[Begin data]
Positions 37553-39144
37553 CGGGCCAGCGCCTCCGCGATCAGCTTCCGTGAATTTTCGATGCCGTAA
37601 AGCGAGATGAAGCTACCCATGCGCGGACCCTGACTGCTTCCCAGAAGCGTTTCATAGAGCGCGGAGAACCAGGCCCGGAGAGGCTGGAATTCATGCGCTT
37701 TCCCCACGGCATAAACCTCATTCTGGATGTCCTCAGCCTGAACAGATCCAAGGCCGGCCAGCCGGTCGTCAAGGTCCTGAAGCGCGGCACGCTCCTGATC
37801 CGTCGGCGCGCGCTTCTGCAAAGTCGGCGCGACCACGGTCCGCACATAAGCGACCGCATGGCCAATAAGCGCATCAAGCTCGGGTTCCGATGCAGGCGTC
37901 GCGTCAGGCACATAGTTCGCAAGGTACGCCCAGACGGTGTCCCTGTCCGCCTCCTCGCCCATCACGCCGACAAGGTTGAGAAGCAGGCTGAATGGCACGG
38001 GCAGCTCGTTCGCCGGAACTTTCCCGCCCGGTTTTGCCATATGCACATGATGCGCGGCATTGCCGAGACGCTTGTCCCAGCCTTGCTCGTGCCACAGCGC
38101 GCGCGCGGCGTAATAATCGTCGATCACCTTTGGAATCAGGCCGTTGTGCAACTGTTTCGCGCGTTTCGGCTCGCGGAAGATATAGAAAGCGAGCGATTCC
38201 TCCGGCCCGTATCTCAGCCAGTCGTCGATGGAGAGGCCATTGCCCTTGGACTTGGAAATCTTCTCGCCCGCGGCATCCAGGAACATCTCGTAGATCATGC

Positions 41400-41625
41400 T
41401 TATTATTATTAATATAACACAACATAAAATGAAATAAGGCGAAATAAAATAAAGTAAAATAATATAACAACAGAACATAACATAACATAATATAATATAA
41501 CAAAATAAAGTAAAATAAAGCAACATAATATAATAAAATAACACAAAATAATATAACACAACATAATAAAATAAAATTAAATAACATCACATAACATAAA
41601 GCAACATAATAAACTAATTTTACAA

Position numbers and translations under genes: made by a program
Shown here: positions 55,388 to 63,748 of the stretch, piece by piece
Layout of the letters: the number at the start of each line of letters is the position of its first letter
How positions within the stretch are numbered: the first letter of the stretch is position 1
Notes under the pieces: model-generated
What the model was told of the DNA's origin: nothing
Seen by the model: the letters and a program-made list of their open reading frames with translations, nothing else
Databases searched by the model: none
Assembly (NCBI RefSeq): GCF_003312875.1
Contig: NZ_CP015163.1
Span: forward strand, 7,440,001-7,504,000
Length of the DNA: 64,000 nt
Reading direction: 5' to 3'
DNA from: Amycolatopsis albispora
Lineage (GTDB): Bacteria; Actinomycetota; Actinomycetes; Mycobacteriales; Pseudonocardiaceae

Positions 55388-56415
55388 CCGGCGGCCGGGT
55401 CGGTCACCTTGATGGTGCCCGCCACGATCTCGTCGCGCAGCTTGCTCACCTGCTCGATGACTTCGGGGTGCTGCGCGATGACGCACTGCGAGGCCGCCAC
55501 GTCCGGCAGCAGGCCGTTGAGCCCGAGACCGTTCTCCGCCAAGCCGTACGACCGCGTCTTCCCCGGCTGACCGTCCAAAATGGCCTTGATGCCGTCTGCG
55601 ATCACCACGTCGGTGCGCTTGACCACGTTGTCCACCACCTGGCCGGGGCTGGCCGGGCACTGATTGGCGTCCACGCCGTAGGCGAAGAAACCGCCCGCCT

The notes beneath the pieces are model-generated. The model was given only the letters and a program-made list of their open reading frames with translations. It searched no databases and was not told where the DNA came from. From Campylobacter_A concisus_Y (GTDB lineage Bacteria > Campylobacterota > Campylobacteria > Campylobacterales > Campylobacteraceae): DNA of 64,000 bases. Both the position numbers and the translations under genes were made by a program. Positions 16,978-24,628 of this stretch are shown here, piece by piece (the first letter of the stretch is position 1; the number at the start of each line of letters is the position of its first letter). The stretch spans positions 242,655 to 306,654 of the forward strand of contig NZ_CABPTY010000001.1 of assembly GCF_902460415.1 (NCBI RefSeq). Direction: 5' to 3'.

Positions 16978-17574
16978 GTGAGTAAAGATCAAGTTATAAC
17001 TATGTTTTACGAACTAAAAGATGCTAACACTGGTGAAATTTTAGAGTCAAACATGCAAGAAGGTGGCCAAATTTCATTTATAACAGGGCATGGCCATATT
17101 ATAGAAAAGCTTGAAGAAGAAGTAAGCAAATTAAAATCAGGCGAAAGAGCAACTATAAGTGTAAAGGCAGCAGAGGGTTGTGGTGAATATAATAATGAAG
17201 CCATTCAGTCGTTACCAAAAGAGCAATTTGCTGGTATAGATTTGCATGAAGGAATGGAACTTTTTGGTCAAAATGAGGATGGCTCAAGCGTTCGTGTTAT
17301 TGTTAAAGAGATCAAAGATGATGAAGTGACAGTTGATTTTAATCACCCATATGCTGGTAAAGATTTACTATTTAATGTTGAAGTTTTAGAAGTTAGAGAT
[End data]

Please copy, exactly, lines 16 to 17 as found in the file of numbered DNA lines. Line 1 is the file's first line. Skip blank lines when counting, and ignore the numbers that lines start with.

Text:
Shown here: positions 55,388 to 63,748 of the stretch, piece by piece
Layout of the letters: the number at the start of each line of letters is the position of its first letter